Amanda Lewis, Ph.D.
Bacteria, Glycobiology, and Women's Health
Department of Ob/Gyn and Reproductive Sciences
Division of Maternal-Fetal Medicine
Glycobiology Research and Training Center
University of California San Diego
Contact me: e-mail: a1lewis[at]health.ucsd.edu
The Vaginal Microbiome
The composition of bacteria in the human vagina has been linked to health and disease. Our lab builds experimental models to understand how vaginal bacteria interact with each other and the host and how these events lead to colonization and pathophysiology.
Gardnerella is one of the most abundant bacteria in the vagina during a condition known as bacterial vaginosis (BV).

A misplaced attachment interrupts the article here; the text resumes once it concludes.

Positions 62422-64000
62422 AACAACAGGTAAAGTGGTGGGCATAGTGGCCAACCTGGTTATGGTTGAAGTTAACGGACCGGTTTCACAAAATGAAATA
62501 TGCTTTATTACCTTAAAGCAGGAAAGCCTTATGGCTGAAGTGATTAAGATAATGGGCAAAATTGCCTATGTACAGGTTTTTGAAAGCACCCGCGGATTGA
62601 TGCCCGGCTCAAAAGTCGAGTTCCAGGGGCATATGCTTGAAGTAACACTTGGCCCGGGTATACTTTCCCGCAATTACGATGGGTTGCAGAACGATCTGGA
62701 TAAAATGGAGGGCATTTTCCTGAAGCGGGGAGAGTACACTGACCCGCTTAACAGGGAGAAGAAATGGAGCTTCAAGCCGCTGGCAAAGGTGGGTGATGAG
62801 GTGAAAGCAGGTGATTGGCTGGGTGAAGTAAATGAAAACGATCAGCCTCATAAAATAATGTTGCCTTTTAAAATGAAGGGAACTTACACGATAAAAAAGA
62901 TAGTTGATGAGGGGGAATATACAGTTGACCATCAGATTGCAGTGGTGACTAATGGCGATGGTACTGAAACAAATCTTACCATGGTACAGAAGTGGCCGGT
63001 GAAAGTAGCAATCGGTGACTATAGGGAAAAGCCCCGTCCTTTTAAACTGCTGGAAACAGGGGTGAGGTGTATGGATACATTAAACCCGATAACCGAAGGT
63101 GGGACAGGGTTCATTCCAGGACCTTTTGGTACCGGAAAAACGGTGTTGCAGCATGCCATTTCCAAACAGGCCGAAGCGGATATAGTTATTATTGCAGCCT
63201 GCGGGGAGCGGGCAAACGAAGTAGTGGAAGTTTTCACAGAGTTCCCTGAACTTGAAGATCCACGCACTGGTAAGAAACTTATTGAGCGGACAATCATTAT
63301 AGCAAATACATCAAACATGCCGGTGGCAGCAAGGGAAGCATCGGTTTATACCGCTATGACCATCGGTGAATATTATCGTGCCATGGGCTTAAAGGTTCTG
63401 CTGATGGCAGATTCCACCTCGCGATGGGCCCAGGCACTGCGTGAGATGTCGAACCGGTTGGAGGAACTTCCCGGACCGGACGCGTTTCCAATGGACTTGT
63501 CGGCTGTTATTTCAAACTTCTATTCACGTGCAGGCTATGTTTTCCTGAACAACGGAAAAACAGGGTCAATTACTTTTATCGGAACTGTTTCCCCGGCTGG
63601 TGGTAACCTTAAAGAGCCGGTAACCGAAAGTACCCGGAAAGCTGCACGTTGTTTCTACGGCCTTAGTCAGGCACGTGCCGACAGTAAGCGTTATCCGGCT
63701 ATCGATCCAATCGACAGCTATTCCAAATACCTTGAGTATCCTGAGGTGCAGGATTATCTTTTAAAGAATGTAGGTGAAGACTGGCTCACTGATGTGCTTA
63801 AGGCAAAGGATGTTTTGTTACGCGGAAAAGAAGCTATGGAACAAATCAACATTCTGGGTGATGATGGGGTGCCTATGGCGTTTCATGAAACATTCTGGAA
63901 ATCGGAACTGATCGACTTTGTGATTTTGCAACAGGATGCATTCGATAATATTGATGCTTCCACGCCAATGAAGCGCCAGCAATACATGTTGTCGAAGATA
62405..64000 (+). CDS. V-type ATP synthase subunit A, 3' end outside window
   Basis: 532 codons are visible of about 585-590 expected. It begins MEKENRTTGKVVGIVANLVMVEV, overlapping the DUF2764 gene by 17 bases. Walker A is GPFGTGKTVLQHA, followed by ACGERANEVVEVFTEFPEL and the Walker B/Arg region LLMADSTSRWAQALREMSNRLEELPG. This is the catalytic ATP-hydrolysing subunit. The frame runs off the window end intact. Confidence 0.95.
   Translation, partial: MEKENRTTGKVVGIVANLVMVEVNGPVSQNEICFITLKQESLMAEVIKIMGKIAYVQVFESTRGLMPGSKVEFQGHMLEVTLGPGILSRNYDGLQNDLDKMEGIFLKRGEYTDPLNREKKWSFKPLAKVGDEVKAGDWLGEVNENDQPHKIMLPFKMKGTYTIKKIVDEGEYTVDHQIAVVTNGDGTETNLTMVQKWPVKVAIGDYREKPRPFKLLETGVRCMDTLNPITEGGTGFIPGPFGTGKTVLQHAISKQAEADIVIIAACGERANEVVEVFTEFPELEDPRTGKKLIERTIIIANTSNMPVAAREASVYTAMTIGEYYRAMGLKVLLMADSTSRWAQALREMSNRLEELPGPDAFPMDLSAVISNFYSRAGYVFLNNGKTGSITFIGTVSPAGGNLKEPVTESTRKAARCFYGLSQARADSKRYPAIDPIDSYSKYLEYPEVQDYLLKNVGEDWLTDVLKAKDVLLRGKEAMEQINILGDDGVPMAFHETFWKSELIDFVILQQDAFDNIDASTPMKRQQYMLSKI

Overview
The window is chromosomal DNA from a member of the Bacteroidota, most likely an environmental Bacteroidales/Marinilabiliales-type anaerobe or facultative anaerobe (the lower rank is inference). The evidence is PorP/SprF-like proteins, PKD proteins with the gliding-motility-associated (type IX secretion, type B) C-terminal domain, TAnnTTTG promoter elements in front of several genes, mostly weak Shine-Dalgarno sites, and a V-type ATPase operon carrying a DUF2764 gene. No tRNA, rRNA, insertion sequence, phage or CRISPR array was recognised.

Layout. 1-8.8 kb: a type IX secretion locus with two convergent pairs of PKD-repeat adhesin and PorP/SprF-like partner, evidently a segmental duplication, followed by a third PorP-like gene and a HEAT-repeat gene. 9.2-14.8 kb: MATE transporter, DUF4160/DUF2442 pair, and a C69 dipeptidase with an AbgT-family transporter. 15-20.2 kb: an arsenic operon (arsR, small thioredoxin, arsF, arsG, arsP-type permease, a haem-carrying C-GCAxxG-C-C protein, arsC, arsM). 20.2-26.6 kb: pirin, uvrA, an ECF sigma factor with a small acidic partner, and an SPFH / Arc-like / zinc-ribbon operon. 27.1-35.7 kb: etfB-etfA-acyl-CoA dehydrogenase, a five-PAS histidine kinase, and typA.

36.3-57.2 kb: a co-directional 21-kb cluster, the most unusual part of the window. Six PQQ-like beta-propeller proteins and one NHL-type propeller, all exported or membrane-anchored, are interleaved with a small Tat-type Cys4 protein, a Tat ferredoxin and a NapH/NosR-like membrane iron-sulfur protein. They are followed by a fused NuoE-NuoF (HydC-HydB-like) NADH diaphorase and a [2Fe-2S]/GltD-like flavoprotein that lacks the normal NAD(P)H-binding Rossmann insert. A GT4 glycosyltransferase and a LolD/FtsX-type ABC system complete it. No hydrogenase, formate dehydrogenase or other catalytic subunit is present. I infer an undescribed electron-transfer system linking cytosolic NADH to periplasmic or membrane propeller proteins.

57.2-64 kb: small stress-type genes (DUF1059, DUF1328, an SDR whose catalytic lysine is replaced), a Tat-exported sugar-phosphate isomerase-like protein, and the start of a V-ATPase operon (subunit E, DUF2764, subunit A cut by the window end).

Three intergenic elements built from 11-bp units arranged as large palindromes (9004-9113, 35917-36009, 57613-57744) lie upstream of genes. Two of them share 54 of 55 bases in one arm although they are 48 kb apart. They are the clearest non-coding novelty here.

In multiple mouse models, of co-inoculation, we show that Gardnerella supports colonization by other bacteria and triggers other pathogens to exhibit more virulent characteristics.
Sialic acids in biology
Sialic acids and related carbohydrates are rich at mucosal surfaces and are involved in many host-microbe interactions. We investigate processes in sialic acid evolution, biology, and disease, with an emphasis on infection and the microbiome.